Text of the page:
# Wrong temperature/pressure under constant gravity

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 January 29, 2012, 21:22 Wrong temperature/pressure under constant gravity #1 Member   Join Date: Apr 2009 Posts: 94 Rep Power: 10 Hello, I am trying to demonstrate the influence of gravity on a vertical air column. I did this simulation: -------- Constant gravity against z, gravity = -981 m/s^2 (very high, but good to visualize the effect) Fluid: 15m vertical air column (adiabatic walls), no flow Initialize at 300K and 1 atm volume is closed, no inlets/outlets Residuals drop down but not smoothly Temperature and pressure rise in the volume perhaps someone has done this before and can give advice?

 January 29, 2012, 21:50 #2 Senior Member   Real Name :) Join Date: Jan 2010 Location: United States Posts: 192 Rep Power: 9 JPO, Pressure won't be uniform in the volume, nor will temperature at first. The gravity, which is 100 times higher than normal, should cause pressure at the base to be: or density of the air (assume you're using ideal gas) * 981 * 15 Temperature should also change as the gas at the base is compressed, but given that it's adiabatic, should begin to become more uniform as thermal diffusion/convection make everything even. Note that closed boundary problems are often quite difficult to converge, especially when you have variable temperature/pressure properties and (I'm guessing) initialization with 0 velocity. A better way to demonstrate this is to make the top of your domain have a pressure boundary of 0 Pa gauge, and the bottom to have a mass flow of something like 0.00001 kg/s. The rate of flow is likely to be smaller than the rate you'll get due to natural convection, and you'll see the influence of gravity very well on your system (pressure at the bottom should be equal to what I've written above) Enjoy! ComputerGuy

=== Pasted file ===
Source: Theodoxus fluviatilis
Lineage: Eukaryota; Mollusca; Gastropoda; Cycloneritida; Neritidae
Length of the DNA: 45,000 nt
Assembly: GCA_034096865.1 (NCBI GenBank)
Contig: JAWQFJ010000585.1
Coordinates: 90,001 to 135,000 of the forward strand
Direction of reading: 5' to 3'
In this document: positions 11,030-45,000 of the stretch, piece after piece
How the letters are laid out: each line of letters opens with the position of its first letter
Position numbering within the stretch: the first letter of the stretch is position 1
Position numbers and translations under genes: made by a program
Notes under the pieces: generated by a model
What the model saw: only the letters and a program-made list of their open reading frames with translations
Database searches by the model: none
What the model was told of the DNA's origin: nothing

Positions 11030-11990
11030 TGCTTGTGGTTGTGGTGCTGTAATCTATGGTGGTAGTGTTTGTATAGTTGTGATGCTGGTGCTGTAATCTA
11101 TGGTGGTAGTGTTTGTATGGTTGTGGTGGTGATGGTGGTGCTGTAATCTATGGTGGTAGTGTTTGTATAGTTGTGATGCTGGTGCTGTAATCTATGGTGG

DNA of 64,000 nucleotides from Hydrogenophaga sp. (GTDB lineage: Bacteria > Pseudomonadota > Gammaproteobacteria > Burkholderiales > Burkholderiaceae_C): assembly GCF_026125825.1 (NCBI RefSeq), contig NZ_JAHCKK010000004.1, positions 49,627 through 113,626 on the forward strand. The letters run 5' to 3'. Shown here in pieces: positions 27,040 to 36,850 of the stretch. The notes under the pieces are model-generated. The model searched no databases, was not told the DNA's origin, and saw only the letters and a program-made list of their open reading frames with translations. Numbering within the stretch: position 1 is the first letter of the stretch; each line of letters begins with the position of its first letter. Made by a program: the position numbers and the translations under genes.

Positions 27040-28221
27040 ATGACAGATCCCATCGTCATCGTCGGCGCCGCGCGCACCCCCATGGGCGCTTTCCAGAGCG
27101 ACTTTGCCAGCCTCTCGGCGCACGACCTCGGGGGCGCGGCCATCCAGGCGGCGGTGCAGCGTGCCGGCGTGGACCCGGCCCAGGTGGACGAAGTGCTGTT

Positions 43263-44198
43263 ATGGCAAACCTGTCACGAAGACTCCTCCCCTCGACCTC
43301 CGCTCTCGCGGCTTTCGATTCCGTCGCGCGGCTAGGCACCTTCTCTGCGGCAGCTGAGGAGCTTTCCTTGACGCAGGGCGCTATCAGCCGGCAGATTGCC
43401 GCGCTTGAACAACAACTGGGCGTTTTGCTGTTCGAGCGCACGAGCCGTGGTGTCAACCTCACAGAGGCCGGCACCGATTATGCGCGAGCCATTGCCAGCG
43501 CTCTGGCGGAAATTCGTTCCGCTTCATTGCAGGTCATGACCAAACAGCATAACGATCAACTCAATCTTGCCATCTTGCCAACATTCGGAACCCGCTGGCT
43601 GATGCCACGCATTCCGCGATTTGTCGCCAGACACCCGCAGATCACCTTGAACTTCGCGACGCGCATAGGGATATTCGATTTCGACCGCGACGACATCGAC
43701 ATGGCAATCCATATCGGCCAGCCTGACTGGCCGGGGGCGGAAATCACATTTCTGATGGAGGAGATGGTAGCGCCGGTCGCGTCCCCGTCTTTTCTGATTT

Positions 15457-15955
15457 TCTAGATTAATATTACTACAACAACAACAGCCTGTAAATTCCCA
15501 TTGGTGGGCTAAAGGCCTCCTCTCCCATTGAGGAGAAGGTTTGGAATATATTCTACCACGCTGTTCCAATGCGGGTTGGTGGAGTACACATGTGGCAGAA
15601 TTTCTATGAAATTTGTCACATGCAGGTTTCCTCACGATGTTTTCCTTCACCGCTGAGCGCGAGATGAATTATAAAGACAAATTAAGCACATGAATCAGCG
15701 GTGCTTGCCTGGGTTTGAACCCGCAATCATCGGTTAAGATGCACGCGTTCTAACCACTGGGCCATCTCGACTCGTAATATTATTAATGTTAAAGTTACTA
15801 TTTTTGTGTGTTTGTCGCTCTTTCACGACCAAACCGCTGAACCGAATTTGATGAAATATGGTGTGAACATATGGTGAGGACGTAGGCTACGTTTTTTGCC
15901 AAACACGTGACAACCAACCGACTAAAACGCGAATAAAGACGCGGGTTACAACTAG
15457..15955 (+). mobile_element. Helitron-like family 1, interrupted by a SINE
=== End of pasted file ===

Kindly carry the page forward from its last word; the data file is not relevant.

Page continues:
January 29, 2012, 22:24 #3 Member   Join Date: Apr 2009 Posts: 94 Rep Power: 10 Thank you ComputerGuy, I will try this... If a sealed domain (almost) converged, this one should be easier to converge Trying it now...

 January 30, 2012, 14:18 #4 Member   Join Date: Apr 2009 Posts: 94 Rep Power: 10 Yes, I see the pressure difference (unchecked whether it conforms to the hydrostatic equation, but it should) and a temperature and density differences as well This should be seen at any outlet pressure though... only the density/pressure/temp at the bottom should readjust to accomodate the change, if I understand this correctly

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